“Article III of the United States Constitution limits the jurisdiction of the federal courts to ‘Cases' and ‘Controversies.'” Bayer v. Neiman Marcus Group, Inc., 861 F.3d 853, 861 (9th Cir. 2017). The restriction that federal courts are limited to hearing cases and controversies “requires a party invoking a federal court's jurisdiction to demonstrate standing.” Wittman v. Personhuballah, 136 S.Ct. 1732, 1736 (2016) (internal citation omitted). A party invoking federal jurisdiction bears the burden of establishing the irreducible constitutional minimums of standing-that is, an injury in fact, a causal connection between the injury and the conduct complained of, and the likelihood that a favorable decision would provide redress. Lujan v. Defs. of Wildlife, 504 U.S. 555, 560-61 (1992) (internal citations omitted). One “irreducible constitutional minimum” of standing is that plaintiff must have suffered an injury in fact-that is, “an invasion of a legally protected interest which is (a) concrete and particularized, and (b) actual or imminent, not conjectural or hypothetical.” Id. (internal citations and punctuation omitted). If Plaintiff is unable to meet this burden, the federal court lacks subject matter jurisdiction and the suit should be dismissed under Federal Rule of Civil Procedure 12(b)(1). Cetacean Cmty. v. Bush, 386 F.3d 1169, 1174 (9th Cir. 2004) (internal citations omitted).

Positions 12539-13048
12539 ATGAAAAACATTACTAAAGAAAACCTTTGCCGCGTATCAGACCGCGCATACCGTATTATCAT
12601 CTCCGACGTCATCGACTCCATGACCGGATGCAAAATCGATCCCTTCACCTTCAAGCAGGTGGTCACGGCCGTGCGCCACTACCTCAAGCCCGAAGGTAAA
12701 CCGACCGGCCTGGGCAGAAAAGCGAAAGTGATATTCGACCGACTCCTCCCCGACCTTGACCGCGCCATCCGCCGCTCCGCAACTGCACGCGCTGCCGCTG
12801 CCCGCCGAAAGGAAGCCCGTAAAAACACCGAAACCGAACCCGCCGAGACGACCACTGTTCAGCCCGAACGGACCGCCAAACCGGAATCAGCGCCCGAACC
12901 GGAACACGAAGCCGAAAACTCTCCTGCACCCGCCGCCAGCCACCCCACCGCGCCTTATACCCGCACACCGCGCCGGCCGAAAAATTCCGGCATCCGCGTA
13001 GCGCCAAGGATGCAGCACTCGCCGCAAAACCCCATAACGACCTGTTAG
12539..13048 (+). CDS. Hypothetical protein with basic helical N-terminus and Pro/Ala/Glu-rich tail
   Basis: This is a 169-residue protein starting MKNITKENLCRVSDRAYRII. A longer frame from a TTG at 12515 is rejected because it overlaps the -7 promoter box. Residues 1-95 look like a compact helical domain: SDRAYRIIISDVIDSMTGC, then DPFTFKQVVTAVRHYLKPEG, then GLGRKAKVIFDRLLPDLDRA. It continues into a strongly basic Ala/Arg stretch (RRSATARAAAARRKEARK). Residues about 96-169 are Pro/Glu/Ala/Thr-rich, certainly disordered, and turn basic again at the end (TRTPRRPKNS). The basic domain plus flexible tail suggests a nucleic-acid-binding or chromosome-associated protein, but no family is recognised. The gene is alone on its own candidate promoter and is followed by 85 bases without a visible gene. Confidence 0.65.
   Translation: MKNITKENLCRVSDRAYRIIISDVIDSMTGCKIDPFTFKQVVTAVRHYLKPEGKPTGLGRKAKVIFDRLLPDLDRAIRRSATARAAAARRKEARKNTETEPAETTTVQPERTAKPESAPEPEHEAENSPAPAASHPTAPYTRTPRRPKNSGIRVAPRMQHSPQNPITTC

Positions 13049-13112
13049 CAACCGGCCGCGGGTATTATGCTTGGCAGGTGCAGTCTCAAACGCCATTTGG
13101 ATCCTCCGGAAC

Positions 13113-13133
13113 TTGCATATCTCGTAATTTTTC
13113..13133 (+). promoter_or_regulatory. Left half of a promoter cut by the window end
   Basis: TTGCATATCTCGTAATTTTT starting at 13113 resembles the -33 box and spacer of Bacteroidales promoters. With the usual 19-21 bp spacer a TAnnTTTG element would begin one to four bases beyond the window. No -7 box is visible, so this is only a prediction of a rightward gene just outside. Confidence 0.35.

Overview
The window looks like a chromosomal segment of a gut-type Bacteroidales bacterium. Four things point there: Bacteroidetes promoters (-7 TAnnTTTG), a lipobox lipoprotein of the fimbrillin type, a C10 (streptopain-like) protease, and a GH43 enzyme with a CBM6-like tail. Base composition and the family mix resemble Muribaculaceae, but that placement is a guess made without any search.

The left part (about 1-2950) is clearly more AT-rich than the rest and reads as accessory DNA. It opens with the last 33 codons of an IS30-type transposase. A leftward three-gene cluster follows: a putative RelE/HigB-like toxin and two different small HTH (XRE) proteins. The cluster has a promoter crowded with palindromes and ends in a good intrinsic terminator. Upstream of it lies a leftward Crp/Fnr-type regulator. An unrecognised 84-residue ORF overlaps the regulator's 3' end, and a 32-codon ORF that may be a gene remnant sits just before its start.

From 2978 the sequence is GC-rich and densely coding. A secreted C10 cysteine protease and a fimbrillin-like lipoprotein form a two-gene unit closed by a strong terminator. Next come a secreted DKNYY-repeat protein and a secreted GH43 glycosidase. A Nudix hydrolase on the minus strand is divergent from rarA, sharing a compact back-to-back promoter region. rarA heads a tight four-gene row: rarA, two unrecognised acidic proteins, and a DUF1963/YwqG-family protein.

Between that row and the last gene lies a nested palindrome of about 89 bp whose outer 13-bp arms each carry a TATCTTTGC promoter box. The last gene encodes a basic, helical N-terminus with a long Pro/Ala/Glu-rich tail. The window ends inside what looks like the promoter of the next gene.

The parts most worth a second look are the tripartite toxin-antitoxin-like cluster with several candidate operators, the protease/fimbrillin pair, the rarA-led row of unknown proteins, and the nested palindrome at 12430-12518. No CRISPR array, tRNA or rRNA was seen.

Although a party may have satisfied the irreducible constitutional minimums of Article III standing, the courthouse doors may remain closed by virtue of the prudential limitations on standing-that is, the “body of judicially self-imposed limits on the exercise of federal jurisdiction.” City of L.A. v. Cty. of Kern, 581 F.3d 841, 845 (9th Cir. 2009) (internal citation and punctuation omitted). One such prudential limitation is the requirement that “the plaintiff generally must assert his own legal rights and interests, and cannot rest his claim to relief on the legal rights or interests of third parties.” Warth v. Seldin, 422 U.S. 490 (1975). This limitation protects the federal courts from being “called upon to decide abstract questions of wide public significance even though other governmental institutions may be more competent to address the questions.” Id. at 500.